A patient who refused to ignore her instincts, even as her doctor tried to convince her she was healthy. She's sharing her experience, speaking out to help save others. This cancer survivor's message ... always trust your gut.
Nurse: "Take a deep breath."
Carrie King, Bladder Cancer Patient: "It was nothing more than me listening to that voice inside my head saying, 'Something's not right here.'"
Something wasn't right. Carrie's first symptom -- urinary frequency. That was five years ago. Then, blood in her urine. Her primary care physician's reaction?
Carrie King: "He was completely not worried about it."
It's a story Dr. Steinberg hears all too often.
Dr. Gary Steinberg, Urologist, University of Chicago Medical Center: "There's no question in my mind that there is a significant delay in diagnosis. Many times I'll see patients in the office who are newly diagnosed with bladder cancer, but the first episode of blood in the urine was 12, 13, 14 months prior to that."
Carrie King: "Last year when I went in for my annual physical, with the fifth year and I'm hearing the same thing. A couple weeks after my appointment I e-mailed my doctor and said, 'Since I've had these two symptoms over time, don't you think we should check it out just to be on the safe side?'"
A visit to the urologist confirmed Carrie's fears -- she had bladder cancer. But there was hope -- they had caught it just in time.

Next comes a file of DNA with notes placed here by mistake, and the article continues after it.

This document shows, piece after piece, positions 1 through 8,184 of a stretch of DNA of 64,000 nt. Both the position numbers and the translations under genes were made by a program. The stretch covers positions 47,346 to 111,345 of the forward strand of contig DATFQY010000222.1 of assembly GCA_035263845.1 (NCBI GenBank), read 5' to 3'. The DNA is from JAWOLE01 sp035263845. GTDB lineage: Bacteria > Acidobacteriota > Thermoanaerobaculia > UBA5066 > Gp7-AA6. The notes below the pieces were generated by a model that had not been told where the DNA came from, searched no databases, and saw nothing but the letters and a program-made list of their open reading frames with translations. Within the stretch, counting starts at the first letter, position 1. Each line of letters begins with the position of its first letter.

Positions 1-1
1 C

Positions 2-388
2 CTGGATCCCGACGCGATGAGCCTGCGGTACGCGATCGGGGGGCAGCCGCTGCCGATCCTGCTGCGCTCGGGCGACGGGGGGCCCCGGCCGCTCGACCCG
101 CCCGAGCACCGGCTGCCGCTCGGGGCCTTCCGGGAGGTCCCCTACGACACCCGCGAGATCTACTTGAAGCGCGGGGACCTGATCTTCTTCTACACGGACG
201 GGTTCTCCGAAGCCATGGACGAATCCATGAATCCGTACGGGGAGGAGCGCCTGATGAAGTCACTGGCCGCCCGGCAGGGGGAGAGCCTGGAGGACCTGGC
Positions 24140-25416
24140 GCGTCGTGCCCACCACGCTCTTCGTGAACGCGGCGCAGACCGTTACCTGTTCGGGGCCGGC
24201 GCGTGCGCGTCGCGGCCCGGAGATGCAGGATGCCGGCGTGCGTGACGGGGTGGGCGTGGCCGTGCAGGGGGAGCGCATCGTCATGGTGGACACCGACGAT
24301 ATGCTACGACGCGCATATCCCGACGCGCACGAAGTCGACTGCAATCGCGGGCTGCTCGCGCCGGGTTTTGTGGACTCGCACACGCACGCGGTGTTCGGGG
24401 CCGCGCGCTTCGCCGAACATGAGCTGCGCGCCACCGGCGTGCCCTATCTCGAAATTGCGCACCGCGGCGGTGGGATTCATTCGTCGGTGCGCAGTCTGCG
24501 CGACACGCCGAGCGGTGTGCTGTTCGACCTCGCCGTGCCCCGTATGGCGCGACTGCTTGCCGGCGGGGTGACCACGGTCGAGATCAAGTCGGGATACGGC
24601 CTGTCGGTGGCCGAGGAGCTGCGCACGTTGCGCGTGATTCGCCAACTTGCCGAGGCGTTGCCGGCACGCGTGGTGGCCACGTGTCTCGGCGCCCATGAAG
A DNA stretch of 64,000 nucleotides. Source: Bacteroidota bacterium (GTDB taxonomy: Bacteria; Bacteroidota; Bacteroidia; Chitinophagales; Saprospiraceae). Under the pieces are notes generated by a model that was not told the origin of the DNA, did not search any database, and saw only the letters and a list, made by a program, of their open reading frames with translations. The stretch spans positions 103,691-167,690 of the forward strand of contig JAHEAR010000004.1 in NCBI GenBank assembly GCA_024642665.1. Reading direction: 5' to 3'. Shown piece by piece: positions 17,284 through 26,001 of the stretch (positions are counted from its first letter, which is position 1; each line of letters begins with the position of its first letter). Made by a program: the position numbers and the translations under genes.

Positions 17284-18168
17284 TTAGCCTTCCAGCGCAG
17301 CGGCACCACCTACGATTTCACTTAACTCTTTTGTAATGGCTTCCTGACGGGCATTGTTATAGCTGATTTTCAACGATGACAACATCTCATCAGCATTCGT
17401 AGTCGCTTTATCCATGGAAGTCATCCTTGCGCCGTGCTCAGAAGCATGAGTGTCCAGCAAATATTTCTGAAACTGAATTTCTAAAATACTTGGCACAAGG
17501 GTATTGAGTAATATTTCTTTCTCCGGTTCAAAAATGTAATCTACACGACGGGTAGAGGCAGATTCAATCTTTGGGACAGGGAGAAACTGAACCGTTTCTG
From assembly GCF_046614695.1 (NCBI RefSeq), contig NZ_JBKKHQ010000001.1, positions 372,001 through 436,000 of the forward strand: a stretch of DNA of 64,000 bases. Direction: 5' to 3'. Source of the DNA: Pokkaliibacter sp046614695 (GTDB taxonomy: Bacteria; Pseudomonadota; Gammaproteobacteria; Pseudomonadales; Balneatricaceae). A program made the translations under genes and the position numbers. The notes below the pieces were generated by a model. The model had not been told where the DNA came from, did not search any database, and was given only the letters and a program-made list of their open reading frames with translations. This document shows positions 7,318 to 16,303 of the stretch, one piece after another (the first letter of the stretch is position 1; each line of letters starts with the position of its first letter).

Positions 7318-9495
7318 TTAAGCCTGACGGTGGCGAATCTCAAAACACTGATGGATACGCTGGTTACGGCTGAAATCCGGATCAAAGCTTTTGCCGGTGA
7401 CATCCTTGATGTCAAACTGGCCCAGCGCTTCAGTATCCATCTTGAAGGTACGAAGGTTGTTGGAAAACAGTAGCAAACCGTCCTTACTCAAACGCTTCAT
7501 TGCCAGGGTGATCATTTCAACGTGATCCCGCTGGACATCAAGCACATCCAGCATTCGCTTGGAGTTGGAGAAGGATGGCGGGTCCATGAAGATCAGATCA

Carrie King: "If we had waited another year, it would have been too far gone for them to help me. The really scary thing was the primary care physician said, 'We'll check again in a year.' Every time I think of that, it just scares me to pieces."
Dr. Steinberg: "Absolutely, positively no question in my mind we need to do a better job educating the public. We need to do a better job educating primary care physicians as well as internists to the importance of blood in the urine."
It's a simple question and an even simpler test. Is there bacteria present indicating an infection, or is it something else?
Dr. Steinberg: "It's critically important that patient's and their physicians realize that, if there is blood in the urine, you must rule out bladder cancer."
Carrie's persistence paid off, but not without pain. When infusions of medication didn't kill all the cancerous cells, she opted for surgery. Dr. Steinberg removed Carrie's natural bladder and replaced it with a neo-bladder made from a portion of her small intestine.
Carrie King: "I feel great. In fact, I'm at the point three months out after surgery where I'm starting to forget that this huge medical ordeal ever happened."
But she doesn't want others to forget the lesson she's learned.
Carrie King: "It was such an epic wake up call that I feel obligated to let people know if you have symptoms, in my case classic symptoms, don't ignore those. No one is going to be a bigger advocate for your health than you are."
Bladder cancer is more common among men than women. There are 70,000 new cases diagnosed annually, with up to 15,000 people dying from the disease in the U.S. each year.
You can learn more about bladder cancer at www.bcan.org